It was a tiny shop in the Latin quarter of Paris that could have been easily missed with its narrow front in the fading sunlight except, there were people standing in front of a wooden board outside the store that had rows upon rows of small regularly shaped coiled objects attached to it. They would wind a small handle on the object to listen to a French tune, and if they liked it enough they walked into the store to get the corresponding music box, fully finished with a glass panel through which you could see the mechanics of the tune as it was being produced – my wife and I bought some, too and just before doing so, I asked if a tune I recognized was sung by Edith Piaf, to which the shopkeeper not in the least bit enthusiastic, said that of course the whole world knows about Edith Piaf and her songs.
A few days later, we drove northwest from Paris to the Normandy coast to stay in a small bed and breakfast chosen for the excitement and pride with which the owner seemed to describe the breakfasts and dinners she makes. If there is one thing that Normandy is famous for besides dairy and scallops, especially in autumn, they are apples. Here’s an attempt to recreate an apple preparation that I tasted and heard of for the first time at the bed and breakfast:
Apple caramel or caramel aux pommes:
Calvados (optional) or good brandy
Caramel sauce made with salted butter
Wash, core and peel the apples before cutting them into medium size pieces. Cook the apple pieces in a large heavy bottom pan with a covered lid over medium heat until soft and most of the liquid from the apples evaporates. Mash the apples, add some butter to get a smooth texture, and add sugar and lemon juice if needed depending on the apple. Make the caramel sauce, and just as it is done, heat the apple sauce, and mix about one half to one part hot caramel sauce to one part hot apple sauce. Adjust proportion to taste. If using calvados a tiny amount can be blended now into the sauce.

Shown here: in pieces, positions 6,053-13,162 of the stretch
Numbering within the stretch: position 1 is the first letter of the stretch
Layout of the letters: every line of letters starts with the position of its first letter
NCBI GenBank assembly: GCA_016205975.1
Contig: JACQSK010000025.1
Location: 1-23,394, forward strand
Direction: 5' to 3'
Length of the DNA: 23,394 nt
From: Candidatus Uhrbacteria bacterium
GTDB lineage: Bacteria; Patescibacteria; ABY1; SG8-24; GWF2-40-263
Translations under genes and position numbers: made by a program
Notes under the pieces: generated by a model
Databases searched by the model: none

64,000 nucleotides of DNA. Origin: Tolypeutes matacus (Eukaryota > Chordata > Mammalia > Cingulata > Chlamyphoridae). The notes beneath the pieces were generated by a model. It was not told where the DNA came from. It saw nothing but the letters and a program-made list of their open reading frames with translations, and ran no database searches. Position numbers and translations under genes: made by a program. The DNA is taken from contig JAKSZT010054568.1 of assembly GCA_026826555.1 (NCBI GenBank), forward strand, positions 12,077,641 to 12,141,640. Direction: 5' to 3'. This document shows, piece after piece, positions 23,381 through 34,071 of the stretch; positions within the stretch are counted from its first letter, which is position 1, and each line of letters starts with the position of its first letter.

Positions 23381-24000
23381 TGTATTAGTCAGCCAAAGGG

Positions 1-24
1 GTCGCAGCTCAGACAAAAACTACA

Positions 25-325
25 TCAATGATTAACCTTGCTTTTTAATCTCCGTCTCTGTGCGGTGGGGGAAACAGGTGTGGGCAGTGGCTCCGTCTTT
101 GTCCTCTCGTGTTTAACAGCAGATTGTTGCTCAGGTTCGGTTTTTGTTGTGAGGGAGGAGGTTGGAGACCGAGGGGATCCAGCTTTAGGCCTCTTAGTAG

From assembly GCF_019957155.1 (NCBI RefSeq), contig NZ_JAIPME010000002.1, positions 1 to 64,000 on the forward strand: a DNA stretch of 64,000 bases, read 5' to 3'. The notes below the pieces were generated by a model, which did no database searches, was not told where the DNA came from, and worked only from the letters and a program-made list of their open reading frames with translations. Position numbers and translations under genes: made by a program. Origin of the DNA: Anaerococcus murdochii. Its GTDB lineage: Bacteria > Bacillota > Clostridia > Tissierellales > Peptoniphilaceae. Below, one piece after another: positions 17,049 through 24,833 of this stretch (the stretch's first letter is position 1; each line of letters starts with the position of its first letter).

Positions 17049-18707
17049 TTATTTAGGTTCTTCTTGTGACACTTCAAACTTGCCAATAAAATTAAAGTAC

Our bags were packed, we ate one more breakfast, we paid for our stay, and we were ready to leave when our hostess - an opera singer as it turned out - called us aside to say she would like to sing us a song. The next few moments were filled with Edith Piaf’s, Hymne à l’amour (Song of love), a tune that probably has been heard countless number of times around the world and probably more so in Normandy where she grew up, but to me it started to feel different, inextricably linked to the human element, and to autumn apples in Normandy.
Post script: The hostess of the bed and breakfast says in an email message:
Je suis d'accord avec vous, la cuisine , ce n'est pas seulement des ingrédients que l'on met ensemble pour faire de la nourriture, c'est aussi un échange sur la vie, les traditions, le terroir.......
Translated: I agree with you that cuisine is not just some ingredients that one puts together to make food, it is also an exchange about life, traditions and terroir...
"En Normandie, lorsqu'il y a un repas de fête, il se termine toujours par des chansons............... Lorsque vous êtes passé chez moi ,cela a aussi été , en quelque sorte , une fête!!!"
Translated: In Normandy, when there is a festive meal, it always ends with some songs...So when you stayed at my house, that was also in a way a festival..."